Do Munchkin Cats Stay Small?

Munchkin cats stay short their entire life due to a genetic mutation. This is what gives them their distinctive stubby little legs trait. This cat’s breeding is controversial because some believe that it encourages normalizing and promotes physical deformities in cats. While it is true that short-legged cats have always existed, the earliest recordings of such are only as early as the 20th century. One thing that is for sure is that the American Munchkin cat is purposefully bred to be short-legged.

The current breeding process involves matching one Munchkin, regardless of gender, with a cat who does not possess the short leg gene. This is because the mutation will always be fatal when two Munchkins breed together. Even with this cross-breeding, the mutated gene will always be dominant over that of the normal cat. The result will be Munchkin litters. We do need to consider that breeding a cat with short legs is generally for us humans and not necessarily for the cat’s benefit.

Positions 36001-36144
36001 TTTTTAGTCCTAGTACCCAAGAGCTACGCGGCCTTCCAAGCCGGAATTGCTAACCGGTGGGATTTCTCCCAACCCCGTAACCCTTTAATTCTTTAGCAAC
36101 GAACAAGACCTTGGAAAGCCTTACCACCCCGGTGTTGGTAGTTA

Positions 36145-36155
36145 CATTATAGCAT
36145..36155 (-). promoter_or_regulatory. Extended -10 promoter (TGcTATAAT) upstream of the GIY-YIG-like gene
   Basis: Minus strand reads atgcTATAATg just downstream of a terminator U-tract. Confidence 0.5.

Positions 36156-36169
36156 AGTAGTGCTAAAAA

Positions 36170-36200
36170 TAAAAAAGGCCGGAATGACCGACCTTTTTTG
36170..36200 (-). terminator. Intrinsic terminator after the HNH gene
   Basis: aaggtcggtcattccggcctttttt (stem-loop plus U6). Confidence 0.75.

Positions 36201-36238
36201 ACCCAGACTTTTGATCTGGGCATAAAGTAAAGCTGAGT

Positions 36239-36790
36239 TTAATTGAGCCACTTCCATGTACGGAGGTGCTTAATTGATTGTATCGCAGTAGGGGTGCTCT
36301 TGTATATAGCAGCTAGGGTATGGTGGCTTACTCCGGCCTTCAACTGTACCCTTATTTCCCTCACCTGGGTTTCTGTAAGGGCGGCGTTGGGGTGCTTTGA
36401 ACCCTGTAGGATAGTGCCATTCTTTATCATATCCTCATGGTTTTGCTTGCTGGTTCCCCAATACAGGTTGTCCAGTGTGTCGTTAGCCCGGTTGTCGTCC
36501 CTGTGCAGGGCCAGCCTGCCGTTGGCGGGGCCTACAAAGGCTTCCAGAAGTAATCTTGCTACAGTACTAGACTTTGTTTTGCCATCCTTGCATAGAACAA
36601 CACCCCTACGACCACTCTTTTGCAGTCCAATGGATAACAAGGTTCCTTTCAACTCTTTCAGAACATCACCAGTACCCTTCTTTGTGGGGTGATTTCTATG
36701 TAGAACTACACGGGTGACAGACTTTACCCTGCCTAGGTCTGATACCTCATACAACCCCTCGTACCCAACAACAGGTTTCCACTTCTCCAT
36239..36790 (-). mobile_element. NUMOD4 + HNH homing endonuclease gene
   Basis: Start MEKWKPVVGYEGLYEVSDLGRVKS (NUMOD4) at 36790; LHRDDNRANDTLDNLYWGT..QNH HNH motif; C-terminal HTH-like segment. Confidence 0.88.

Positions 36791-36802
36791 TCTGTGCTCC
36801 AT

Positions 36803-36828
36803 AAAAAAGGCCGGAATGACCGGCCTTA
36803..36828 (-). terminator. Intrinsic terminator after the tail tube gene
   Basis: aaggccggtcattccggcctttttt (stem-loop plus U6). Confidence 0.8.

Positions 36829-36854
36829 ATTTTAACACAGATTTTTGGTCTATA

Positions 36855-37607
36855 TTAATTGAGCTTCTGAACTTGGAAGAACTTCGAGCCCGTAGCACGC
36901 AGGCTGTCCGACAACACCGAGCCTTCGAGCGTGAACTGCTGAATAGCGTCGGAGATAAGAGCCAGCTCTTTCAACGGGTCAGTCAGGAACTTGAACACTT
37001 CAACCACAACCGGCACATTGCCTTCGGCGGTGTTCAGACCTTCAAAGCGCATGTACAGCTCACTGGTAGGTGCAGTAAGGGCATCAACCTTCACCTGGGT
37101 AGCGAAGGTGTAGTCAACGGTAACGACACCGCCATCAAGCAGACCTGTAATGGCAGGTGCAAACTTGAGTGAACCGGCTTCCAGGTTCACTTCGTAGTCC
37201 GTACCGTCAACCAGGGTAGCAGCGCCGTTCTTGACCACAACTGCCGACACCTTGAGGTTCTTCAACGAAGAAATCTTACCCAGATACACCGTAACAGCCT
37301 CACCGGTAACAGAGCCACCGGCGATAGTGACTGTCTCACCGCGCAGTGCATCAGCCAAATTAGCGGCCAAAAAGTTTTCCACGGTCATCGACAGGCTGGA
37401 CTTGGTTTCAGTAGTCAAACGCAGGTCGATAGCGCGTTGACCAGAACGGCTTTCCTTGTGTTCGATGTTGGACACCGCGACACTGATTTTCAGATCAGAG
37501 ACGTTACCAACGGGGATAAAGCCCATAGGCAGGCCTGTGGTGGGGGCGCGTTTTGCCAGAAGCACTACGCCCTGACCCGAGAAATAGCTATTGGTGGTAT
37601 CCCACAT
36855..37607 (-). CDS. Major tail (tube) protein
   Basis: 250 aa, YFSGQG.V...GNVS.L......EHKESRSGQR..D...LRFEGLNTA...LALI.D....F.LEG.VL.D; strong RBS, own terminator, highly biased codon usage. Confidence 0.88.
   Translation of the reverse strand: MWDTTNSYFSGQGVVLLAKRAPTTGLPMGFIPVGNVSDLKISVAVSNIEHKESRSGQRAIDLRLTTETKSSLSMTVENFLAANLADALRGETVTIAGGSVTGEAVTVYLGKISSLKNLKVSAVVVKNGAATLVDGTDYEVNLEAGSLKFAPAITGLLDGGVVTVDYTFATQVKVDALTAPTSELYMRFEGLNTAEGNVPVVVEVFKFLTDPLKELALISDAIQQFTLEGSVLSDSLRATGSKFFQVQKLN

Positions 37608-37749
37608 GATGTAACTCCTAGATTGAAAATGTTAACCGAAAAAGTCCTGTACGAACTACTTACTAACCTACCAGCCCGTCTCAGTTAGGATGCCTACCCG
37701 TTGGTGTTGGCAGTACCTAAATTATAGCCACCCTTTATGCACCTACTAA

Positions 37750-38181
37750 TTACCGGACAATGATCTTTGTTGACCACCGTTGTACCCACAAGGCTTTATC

Munchkin Cat Lifespan

The average lifespan of a munchkin cat is between 12 and 15 years. Some cats are known to live a few more years if proper care and genetic health issues were addressed at the earliest.

Munchkin Training And Exercise

Mother nature gave felines an alert mind, along with attractiveness. These cats are judicious and smart wise animals. From the early days, these cats can be taught different things. Experts suggest increasing a cat’s alertness with the use of games and puzzles that need concentration. These cats love watching objects and people around. These animals have a good sense of mind when it comes to protecting their life.